The Rangers beat the Dodgers 4-1 behind more solid pitching from what appears to be an endless pool of talent. The lone Dodgers run came on a solo homer off Fabio Castillo, but those who know these types of things like the way he threw. Mark Hamburger, acquired for Eddie Guardado, contributed a scoreless eighth, and lefty Corey Young, the 12th-round pick in 2008 from Seton Hall, worked an easy ninth.
Earlier in the day, Blake Beavan, Joe Wieland, Martin Perez and Zach Phillips threw bullpen sessions. Wieland, who has freakishly large calves, said he has been moved to the right side of the rubber because he projects as a power pitcher. (That projection, by the way, comes from Nolan Ryan.) This right-hander, the Rangers' fourth-round pick from Reno, Nev., routinely touches the lower 90s at a teenager and is projected to jump into the mid-90s.
Perez looks as good as people say he is. Working next to fellow lefty Phillips, Perez seemed to be doing a lot of plus things with minimal effort. Or at least less effort than Phillips.
Beavan continues to work on the mechanical adjustments he made midseason at Class-A Clinton. One Rangers exec called the Irving product a premium strike thrower who will make a lot of hitters swing and miss throwing in the low 90s. Beavan said he fully expects his velocity to return to the mid-90s after learning how to adjust to the rigors of minor-league life in 2008.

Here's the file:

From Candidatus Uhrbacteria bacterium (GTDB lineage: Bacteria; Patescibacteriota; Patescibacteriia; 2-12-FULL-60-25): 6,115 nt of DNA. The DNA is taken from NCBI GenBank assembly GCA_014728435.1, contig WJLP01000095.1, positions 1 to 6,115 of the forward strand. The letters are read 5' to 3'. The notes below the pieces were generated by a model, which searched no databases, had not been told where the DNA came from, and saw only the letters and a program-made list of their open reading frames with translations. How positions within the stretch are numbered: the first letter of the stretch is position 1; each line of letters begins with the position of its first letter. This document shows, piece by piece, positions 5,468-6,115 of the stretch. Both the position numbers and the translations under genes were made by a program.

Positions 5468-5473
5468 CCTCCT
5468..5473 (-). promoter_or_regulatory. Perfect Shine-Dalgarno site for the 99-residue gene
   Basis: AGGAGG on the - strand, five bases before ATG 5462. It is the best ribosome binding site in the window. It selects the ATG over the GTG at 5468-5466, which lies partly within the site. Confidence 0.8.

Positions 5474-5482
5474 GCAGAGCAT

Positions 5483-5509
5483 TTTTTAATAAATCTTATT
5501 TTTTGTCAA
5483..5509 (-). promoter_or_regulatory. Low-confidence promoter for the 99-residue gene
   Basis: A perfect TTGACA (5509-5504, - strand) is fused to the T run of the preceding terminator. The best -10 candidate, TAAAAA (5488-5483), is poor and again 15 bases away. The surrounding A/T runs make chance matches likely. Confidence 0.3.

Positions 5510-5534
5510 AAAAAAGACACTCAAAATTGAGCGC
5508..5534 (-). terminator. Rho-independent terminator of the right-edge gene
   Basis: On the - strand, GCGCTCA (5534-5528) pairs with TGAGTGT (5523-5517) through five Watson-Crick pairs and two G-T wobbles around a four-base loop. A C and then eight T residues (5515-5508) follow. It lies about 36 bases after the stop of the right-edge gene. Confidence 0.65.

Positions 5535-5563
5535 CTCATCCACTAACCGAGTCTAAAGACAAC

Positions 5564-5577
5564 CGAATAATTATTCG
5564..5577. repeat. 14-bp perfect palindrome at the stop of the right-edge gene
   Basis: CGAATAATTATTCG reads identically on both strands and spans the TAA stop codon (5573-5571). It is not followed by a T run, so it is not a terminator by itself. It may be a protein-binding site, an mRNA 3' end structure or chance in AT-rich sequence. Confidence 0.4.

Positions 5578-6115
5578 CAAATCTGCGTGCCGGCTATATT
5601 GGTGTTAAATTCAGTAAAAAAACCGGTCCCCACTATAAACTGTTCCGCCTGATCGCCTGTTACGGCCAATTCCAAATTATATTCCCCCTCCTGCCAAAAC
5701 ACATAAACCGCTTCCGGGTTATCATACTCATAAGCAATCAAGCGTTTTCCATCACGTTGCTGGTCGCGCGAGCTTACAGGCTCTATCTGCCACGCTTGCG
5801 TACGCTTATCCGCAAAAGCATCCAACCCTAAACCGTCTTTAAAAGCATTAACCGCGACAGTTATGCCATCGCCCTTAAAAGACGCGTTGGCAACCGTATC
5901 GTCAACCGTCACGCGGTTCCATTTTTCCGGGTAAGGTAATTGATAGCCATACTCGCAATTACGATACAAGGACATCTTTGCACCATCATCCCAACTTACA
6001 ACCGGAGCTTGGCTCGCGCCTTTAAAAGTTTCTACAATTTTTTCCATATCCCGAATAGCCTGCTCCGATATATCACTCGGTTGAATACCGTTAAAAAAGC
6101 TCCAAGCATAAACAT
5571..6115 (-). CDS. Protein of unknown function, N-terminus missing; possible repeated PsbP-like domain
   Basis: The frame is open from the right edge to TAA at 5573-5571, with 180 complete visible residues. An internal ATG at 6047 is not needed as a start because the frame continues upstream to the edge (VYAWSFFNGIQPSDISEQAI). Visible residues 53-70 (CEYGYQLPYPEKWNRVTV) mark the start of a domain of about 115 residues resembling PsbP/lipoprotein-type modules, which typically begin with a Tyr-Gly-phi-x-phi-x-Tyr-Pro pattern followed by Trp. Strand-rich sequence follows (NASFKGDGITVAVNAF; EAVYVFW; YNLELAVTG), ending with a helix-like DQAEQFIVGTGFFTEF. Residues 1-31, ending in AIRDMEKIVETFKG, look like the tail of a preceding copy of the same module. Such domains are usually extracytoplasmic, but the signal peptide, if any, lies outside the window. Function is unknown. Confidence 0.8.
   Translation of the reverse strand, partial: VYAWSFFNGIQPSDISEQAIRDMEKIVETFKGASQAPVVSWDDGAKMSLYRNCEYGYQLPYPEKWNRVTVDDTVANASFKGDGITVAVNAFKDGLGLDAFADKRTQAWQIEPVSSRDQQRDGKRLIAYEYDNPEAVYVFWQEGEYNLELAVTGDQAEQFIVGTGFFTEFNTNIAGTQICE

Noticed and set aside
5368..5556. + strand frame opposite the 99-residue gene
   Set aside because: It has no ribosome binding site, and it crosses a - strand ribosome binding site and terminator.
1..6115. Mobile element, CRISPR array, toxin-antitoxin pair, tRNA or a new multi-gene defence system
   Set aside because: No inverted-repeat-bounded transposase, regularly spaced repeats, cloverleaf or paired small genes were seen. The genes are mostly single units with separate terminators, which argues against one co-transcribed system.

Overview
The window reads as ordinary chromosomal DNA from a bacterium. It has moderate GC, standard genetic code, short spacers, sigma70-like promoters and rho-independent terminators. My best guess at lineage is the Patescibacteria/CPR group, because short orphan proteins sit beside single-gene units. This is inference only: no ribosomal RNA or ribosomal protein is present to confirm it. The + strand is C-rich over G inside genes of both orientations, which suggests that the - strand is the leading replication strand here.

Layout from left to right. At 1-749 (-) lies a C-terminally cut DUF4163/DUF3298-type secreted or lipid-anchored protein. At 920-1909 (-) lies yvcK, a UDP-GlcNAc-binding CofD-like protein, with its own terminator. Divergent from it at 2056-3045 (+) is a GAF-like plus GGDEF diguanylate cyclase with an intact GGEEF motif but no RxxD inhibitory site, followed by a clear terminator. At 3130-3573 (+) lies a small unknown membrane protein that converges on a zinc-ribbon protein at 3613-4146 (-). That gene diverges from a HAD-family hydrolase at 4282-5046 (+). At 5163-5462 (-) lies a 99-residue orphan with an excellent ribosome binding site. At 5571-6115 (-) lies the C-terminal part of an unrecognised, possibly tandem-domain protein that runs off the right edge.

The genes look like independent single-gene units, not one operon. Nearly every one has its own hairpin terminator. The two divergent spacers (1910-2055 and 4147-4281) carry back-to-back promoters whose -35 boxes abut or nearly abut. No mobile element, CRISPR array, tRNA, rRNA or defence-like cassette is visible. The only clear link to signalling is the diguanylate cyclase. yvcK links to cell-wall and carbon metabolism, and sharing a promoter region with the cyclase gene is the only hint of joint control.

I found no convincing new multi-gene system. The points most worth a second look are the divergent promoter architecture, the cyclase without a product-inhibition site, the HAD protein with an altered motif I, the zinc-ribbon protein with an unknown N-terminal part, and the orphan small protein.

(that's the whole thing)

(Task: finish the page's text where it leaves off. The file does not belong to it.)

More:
So, in three days in Surprise, I learned/observed the following:
Engel Beltre is very, very good. Fun to watch. But he is still 18 and needs more polish. ... Justin Smoak has convinced some Rangers brass that he is further along than originally thought. ... Neftali Feliz might indeed be the real deal. One club official hopes that he is but warned not to make too much of him too soon. ... Nolan Ryan's word is gold with every young pitcher, from Beavan and Wieland to Feliz and Perez.
Despite the abundance of talent, there are no guarantees that the Rangers will be division, AL or world champs over the next decade. The parallel I continue to draw is to college football recruiting. A program gets a class of 25 really good guys, but more than half will be gone or forgotten (got hurt, flunked out, transferred, got homesick, fell in love, stopped developing and were passed by better players) when their five years of eligibility are up. Many of the Rangers' prospects have a lot of life yet to experience, not to mention the business side of baseball, and some of that could get in their way to the major leagues.
-- Jeff Wilson